Jahlil Okafor is free. While he still faces competition for minutes in his new home, he’s finally in an environment where he can simply focus on playing basketball, instead of having to keep an ear out for potential rumors about what team he may be going to next.
I recently caught up with Hoops Rumors’ own Austin Kent, who’s also the owner of Sports.ws, an advanced fantasy basketball platform that allows users to compete based on players’ efficiency rather than their aggregate stats. We discussed the Okafor deal, and touched upon a few other notes around the NBA. Here’s our conversation:
Chris Crouse: Let’s start out with the Nets’ side of the deal. What are your initial thoughts on the haul they received for Trevor Booker?
Austin Kent: I love the Okafor trade. I think we’re going to see him return to 18-and-8 form by the end of the season. This feels similar to the Jusuf Nurkic situation last year. An exit was just so necessary – and in this case so obvious.
Much has been said about Okafor’s defense, but I think Brooklyn is in a great position to develop him on that end. They at least have incentive to do so. Worst-case scenario, they platoon him with Jarrett Allen depending on the situation.
CC: Allen and Okafor should make an interesting combination. I like the rookie’s game and he could certainly help to compensate for Okafor’s deficiencies in traditional two-big-men lineups.
Call me crazy, but I think Okafor still has All-Star potential. Not this season, but down the line, regardless of whether he stays with Brooklyn past this year. (The Nets can only offer him a first-year salary of $6.3MM because Philly declined his fourth year option, so the franchise is far from a lock to keep him long-term). He simply has too much offensive talent not to be a force.
As of this writing, the former No. 3 overall pick is available in roughly 78% of ESPN leagues. That seems egregiously high.
AK: Okafor is a must buy in any format, but even in real life I think you’re going to see people start to come around to his value. I think we may have over-corrected in our small-ball hysteria and written off guys like him (and Enes Kanter and Greg Monroe) a bit too early.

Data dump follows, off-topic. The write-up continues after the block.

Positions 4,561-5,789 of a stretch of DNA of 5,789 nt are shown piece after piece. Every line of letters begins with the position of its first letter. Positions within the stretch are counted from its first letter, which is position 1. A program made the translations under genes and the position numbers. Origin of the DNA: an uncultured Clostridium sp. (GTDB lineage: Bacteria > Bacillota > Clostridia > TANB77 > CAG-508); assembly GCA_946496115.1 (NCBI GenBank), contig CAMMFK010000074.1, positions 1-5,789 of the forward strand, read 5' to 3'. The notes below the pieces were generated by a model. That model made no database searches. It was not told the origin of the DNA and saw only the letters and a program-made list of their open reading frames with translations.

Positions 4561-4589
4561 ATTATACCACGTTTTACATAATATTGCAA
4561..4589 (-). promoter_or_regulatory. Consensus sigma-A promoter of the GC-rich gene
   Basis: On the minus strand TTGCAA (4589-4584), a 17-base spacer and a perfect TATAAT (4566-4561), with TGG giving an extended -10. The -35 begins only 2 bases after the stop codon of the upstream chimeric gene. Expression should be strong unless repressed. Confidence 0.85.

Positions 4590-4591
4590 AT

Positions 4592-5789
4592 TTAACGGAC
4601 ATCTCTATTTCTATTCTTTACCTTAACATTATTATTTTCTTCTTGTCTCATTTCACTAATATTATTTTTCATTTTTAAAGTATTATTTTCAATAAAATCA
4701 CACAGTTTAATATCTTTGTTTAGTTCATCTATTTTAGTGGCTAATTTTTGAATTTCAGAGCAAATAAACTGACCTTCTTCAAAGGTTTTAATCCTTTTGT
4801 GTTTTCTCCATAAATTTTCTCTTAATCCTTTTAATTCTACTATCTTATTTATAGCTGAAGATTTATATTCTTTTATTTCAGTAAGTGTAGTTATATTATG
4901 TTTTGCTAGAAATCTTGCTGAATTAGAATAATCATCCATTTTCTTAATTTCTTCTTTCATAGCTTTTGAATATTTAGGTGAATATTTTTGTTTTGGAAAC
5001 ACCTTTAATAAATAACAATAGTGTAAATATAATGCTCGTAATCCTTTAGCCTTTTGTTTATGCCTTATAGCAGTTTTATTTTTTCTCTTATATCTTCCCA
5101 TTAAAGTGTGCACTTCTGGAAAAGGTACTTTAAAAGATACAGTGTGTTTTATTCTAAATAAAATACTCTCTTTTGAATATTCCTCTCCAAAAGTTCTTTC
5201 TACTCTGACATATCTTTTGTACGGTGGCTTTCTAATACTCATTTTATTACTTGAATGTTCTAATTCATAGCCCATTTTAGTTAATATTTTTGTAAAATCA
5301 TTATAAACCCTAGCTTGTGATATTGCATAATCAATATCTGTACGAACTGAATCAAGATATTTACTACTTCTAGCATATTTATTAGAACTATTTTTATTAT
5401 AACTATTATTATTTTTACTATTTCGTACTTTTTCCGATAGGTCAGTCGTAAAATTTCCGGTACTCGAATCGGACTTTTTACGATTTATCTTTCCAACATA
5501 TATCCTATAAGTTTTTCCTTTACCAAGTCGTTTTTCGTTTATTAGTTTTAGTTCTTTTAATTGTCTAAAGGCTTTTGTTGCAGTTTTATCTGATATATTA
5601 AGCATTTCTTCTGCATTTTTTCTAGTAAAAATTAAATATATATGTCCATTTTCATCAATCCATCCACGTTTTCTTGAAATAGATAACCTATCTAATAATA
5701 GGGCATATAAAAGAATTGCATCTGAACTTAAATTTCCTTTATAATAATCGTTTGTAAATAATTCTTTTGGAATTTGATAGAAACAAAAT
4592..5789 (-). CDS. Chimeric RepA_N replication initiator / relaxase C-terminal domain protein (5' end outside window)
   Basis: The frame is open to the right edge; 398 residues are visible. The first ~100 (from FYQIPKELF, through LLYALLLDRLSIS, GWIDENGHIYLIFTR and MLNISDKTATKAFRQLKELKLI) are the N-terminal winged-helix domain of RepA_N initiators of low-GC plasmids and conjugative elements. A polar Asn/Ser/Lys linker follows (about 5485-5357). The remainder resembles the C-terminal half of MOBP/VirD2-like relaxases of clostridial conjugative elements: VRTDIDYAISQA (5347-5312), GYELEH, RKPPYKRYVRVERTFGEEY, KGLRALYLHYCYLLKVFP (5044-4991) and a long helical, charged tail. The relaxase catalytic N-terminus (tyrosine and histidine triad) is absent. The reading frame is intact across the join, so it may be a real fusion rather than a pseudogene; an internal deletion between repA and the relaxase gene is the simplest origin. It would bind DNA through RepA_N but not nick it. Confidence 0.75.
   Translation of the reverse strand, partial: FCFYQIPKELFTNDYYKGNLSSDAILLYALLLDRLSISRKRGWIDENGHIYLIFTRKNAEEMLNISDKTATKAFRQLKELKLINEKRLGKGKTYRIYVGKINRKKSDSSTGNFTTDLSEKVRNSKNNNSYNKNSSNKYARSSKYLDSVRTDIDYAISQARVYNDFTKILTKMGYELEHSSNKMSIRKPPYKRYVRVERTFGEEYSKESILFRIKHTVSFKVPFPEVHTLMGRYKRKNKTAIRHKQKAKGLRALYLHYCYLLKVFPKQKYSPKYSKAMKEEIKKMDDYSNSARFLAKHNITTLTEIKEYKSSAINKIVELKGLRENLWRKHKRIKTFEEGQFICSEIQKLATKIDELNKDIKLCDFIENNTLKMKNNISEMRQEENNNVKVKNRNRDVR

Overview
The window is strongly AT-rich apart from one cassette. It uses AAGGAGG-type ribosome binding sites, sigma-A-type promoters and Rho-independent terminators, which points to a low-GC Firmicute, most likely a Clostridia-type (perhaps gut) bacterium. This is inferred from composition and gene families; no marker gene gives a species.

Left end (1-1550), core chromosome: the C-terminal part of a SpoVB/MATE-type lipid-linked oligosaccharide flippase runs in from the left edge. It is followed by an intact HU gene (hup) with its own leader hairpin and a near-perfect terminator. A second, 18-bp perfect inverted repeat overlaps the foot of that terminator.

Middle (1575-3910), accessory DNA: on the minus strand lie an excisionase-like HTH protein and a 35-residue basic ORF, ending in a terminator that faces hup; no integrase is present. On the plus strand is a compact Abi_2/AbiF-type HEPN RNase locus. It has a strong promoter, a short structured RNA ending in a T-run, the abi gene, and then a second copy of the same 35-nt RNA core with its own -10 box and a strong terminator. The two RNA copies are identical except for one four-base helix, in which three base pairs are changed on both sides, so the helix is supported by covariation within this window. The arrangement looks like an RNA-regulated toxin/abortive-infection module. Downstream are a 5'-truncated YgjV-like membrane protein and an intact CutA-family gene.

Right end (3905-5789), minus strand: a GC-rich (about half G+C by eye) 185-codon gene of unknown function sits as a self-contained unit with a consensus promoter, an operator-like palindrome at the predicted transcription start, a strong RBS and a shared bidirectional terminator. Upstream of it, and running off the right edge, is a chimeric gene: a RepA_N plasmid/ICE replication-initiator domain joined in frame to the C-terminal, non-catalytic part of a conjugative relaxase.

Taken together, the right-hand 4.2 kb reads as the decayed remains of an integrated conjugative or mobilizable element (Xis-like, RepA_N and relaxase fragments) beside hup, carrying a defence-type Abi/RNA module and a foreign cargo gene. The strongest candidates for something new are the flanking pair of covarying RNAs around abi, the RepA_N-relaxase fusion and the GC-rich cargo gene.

CC: Kanter has really impressed me this season. Over the last seven games, only DeAndre Jordan and Andre Drummond have more rebounds per contest than the Knicks center. He’s pushing to be the real prize in the Carmelo Anthony deal for either side.
Kanter’s departure has given Steven Adams more opportunity. Thoughts on his game and how the Thunder’s new parts are all coming together?
AK: I think you really have to give Adams credit for buying into his role and constantly improving within it. I don’t think he’ll continue to average 19.5 points per game or shoot 72.3% from the field (as he has over his last four), but he’s taking advantage of defenses having to account for the bigger names on the roster.
Ultimately, I think you’ll see the Big Three turn into a Big Two as George and Westbrook take over as co-alphas with Anthony sliding into more of a peripheral role.
CC: Would you rather have Adams or Anthony in fantasy going forward?
AK: I’d go with Adams. Even if he ends up at around 13 points per game on the season, you know he’s going to get his rebounds and chip in a few defensive counting stats. He has a nice floor in that sense and you’re not going to get burned or be disappointed. Anthony, on the other hand, is a scorer that’s going to have to learn to produce in a way that he’s never been asked to and may not have even seriously considered when he arrived in Oklahoma.
CC: I’m leaning toward Adams in Roto formats, but Anthony in points leagues. I might even take Adams over someone like DeAndre Jordan. Speaking of the big man, in your Clippers Free Agent Stock Watch, you mentioned how Jordan’s free agent stock was heading the wrong way. Do you believe it would improve if he’s dealt elsewhere, provided the new destination would be a long-term home? Also, thoughts on his fantasy stock if he’s sent to Milwaukee this winter?
AK: I think we’ve already seen Jordan’s peak and that was just the result of certain stars aligning. No situation, whether it be Milwaukee or elsewhere, will ever bring out more in Jordan than that 2013-17 window did. For four years, Jordan was a rain-or-shine starter in a fast-paced offense, fortunate enough to be in prime athletic form, yet experienced enough to understand the NBA. Most importantly, he was in the same lineup as Chris Paul.
I’d give Jordan a few more years of pumping out double-doubles wherever he goes because he’s still just 29 years old, and has a lot of clout from his role on a pretty good Clippers team. But I think you’re going to see a relatively fast fall from grace.
CC: Let’s circle back to the Okafor deal before we sign off. Quick thoughts on Philadelphia’s side of the deal. Does Booker provide any fantasy value going forward?
AK: I think the move to Philly will give Booker a great opportunity to step up in a more relevant role as a basketball player, but I wouldn’t hang on to him in fantasy.
Hoops Rumors readers, what are your thoughts on the Okafor trade, the Thunder’s collection of talent, and Jordan’s value going forward? Take to the comment section below to express your opinion. We look forward to what you have to say!
Also, remember that you can always head to the comment section with your fantasy basketball questions or tweet me at @CW_Crouse.
Statistics are current through Friday morning. Photos courtesy of USA Today Sports Images.